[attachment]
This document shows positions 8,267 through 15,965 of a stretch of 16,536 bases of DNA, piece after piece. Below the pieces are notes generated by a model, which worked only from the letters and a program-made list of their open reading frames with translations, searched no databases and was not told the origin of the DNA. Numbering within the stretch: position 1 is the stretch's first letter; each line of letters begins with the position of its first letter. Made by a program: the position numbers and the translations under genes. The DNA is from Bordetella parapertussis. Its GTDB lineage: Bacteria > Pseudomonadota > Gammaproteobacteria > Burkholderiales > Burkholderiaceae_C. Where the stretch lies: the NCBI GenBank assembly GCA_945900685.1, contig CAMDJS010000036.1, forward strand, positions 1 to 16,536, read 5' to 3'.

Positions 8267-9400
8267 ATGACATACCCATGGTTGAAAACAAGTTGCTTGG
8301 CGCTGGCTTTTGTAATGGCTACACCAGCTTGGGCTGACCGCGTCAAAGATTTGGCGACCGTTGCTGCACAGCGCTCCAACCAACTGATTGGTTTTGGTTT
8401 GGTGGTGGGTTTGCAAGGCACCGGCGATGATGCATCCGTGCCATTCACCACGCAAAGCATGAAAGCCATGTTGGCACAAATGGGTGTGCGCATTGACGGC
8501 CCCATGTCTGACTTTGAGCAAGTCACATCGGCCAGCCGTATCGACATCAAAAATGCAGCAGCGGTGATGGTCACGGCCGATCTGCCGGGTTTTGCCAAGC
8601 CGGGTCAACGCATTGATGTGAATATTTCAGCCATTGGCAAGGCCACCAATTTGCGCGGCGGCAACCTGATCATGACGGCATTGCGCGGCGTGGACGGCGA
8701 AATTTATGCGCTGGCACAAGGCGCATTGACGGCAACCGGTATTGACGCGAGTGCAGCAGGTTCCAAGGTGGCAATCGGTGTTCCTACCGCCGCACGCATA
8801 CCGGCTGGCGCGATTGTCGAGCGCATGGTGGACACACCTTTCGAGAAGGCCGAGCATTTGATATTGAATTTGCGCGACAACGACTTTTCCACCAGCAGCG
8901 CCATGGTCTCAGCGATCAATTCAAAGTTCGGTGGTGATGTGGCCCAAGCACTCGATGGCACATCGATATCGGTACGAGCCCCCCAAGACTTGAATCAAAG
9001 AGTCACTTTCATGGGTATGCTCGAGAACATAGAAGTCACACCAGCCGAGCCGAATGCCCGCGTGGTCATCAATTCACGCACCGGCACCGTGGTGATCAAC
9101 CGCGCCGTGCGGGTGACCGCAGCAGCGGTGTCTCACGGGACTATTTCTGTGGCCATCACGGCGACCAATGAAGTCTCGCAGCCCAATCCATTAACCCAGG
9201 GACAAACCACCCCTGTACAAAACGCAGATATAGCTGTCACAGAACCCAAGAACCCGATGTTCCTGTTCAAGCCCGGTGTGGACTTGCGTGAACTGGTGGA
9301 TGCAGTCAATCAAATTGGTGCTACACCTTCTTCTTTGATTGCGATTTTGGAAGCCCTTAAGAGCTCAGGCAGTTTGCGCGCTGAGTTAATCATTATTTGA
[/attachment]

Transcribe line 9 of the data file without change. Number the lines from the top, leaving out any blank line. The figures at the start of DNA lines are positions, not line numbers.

8801 CCGGCTGGCGCGATTGTCGAGCGCATGGTGGACACACCTTTCGAGAAGGCCGAGCATTTGATATTGAATTTGCGCGACAACGACTTTTCCACCAGCAGCG